People were friendly, waving and smiling to our van or responding to our waves.  We passed an endless stream of men, women (many swaddling babies on their backs) and school children walking up and down the hills along the dirt shoulders of the paved two-lane highway. There were few vehicles on the road, so people noticed us. Children especially waved enthusiastically.  

I observed Claude exchanging hand signals with each driver in a vehicle passing in the opposite direction.  He showed me the signals for “police check nearby, slow down” or “all clear, no police” or “police in next village.”  We did pass a couple of soldiers and a few traffic cops on the roadside.  One stopped us and asked a few questions in English then let us go after glancing at Claude’s papers. Claude said they mostly look for speeders.  

 In passing many rural villages, we witnessed how arduous life is for subsistence farmers in a primitive culture.   bike, girl help father 

bike carries goods from market

Here at the equator, work is back-breaking.  They use only a rusty hoe (no tillers or machines) to plant and machetes to cut the corn stalks, banana clusters or tree branches for construction and kindling.  We saw adults walking miles uphill in worn, torn flip-flops along the shoulders of the highway with bundles of goods balanced on their heads or loaded on bikes they were pushing and pedaling uphill, every inch a painful test of endurance.

 Children of all ages walk to school by themselves for miles in the heat along the dirt sides of the road in worn out sandals.  Some walk six miles each way.  Your heart breaks passing so many friendly, decent people working to the bone to bear up in poverty.  bike, bananas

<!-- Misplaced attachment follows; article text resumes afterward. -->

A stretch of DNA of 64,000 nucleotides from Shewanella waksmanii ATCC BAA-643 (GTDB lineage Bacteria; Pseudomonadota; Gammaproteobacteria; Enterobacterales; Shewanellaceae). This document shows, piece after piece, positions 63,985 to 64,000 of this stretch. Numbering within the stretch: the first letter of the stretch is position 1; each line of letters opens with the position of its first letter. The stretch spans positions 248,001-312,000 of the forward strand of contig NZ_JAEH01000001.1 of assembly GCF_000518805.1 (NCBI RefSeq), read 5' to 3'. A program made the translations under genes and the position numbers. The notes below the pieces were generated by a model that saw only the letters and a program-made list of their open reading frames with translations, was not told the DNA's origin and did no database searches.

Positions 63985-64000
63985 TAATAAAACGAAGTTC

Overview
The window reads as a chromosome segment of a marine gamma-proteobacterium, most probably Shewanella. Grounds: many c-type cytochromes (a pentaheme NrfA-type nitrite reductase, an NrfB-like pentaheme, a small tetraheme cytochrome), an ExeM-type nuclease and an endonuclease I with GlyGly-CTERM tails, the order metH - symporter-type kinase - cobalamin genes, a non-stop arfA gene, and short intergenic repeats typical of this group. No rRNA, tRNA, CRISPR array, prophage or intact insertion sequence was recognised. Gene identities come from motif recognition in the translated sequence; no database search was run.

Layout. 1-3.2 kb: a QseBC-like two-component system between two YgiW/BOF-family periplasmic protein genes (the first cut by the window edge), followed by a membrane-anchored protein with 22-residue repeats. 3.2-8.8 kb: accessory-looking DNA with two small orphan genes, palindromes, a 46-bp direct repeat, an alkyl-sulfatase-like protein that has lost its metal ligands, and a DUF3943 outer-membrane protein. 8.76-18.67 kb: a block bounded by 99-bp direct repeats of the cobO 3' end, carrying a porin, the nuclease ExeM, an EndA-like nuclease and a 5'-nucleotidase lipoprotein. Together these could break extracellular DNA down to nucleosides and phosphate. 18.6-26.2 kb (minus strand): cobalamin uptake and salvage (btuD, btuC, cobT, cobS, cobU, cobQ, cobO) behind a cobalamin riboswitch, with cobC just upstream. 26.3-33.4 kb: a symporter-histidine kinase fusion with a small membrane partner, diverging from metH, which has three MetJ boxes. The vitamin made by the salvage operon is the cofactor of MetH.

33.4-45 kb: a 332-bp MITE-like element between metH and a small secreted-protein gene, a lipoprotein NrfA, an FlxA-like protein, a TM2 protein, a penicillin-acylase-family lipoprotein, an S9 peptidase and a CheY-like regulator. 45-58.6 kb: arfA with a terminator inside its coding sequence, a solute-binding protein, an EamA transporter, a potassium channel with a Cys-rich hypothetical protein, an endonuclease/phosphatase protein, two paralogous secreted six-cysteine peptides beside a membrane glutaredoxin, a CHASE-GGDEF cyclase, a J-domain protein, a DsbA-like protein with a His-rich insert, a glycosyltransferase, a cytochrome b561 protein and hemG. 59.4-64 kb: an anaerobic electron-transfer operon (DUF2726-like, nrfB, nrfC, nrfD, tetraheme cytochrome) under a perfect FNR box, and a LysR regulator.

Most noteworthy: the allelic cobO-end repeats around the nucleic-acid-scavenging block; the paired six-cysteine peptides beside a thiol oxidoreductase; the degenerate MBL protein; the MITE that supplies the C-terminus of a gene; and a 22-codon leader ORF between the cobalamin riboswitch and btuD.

I don’t know how a primitive life without infrastructure is possible to   survive. The average lifespan is 49 years. Infant mortality is 85 per 1,000 yet I never saw so many children before; there are 6-8 per family.    

 After driving three hours, we pulled up to two small office buildings set back on a dirt road in the Rwimiyaga Sector of north east Rwanda.  A group of about 15 men and women from Highland’s Church in Arizona were already meeting with the sector leader and pastors.  They have established a long-term plan to build alongside the villagers a much-needed sustainable community.   

We videotaped their meetings and I conducted a couple of interviews, then we followed the group in a three-van caravan to nearby Gacundezi, where we taped a small milk collection center. 

African cows have horns  Along the road, we passed some herders tending their cows, a sacred animal because of the milk (African cows have horns.).  We spotted many zebra, gazelle, lots of cows, even  a monkey.  We followed the other vans as they turned down endless dirt roads deep into a resettlement area near a lake close to the Uganda border.

 The residents approached us with curiosity; vans just don’t pull up in these parts, especially ones filled with Caucasians.

  Paul, family at resettlement area

Many had never seen a white person before.   village, kids never saw white person